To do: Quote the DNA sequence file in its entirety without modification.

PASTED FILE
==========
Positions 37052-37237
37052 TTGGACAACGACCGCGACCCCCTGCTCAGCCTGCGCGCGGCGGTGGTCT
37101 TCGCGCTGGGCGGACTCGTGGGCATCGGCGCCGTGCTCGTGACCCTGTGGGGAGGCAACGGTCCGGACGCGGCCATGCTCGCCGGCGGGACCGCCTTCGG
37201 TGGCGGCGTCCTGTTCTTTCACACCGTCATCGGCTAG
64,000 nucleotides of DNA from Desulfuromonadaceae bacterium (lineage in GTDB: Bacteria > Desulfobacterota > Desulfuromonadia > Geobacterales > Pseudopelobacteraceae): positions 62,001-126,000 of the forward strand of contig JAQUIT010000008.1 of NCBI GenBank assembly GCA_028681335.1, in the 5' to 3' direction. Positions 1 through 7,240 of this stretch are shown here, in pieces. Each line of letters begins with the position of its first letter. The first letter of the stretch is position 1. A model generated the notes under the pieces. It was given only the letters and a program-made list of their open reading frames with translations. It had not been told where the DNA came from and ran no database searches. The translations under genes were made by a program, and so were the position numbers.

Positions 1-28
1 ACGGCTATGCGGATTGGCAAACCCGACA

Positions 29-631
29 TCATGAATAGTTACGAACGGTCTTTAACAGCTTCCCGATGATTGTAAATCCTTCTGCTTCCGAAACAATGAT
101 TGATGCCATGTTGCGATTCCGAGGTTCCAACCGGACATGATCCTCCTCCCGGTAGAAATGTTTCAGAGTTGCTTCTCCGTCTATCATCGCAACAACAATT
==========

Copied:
Positions 37052-37237
37052 TTGGACAACGACCGCGACCCCCTGCTCAGCCTGCGCGCGGCGGTGGTCT
37101 TCGCGCTGGGCGGACTCGTGGGCATCGGCGCCGTGCTCGTGACCCTGTGGGGAGGCAACGGTCCGGACGCGGCCATGCTCGCCGGCGGGACCGCCTTCGG
37201 TGGCGGCGTCCTGTTCTTTCACACCGTCATCGGCTAG
64,000 nucleotides of DNA from Desulfuromonadaceae bacterium (lineage in GTDB: Bacteria > Desulfobacterota > Desulfuromonadia > Geobacterales > Pseudopelobacteraceae): positions 62,001-126,000 of the forward strand of contig JAQUIT010000008.1 of NCBI GenBank assembly GCA_028681335.1, in the 5' to 3' direction. Positions 1 through 7,240 of this stretch are shown here, in pieces. Each line of letters begins with the position of its first letter. The first letter of the stretch is position 1. A model generated the notes under the pieces. It was given only the letters and a program-made list of their open reading frames with translations. It had not been told where the DNA came from and ran no database searches. The translations under genes were made by a program, and so were the position numbers.

Positions 1-28
1 ACGGCTATGCGGATTGGCAAACCCGACA

Positions 29-631
29 TCATGAATAGTTACGAACGGTCTTTAACAGCTTCCCGATGATTGTAAATCCTTCTGCTTCCGAAACAATGAT
101 TGATGCCATGTTGCGATTCCGAGGTTCCAACCGGACATGATCCTCCTCCCGGTAGAAATGTTTCAGAGTTGCTTCTCCGTCTATCATCGCAACAACAATT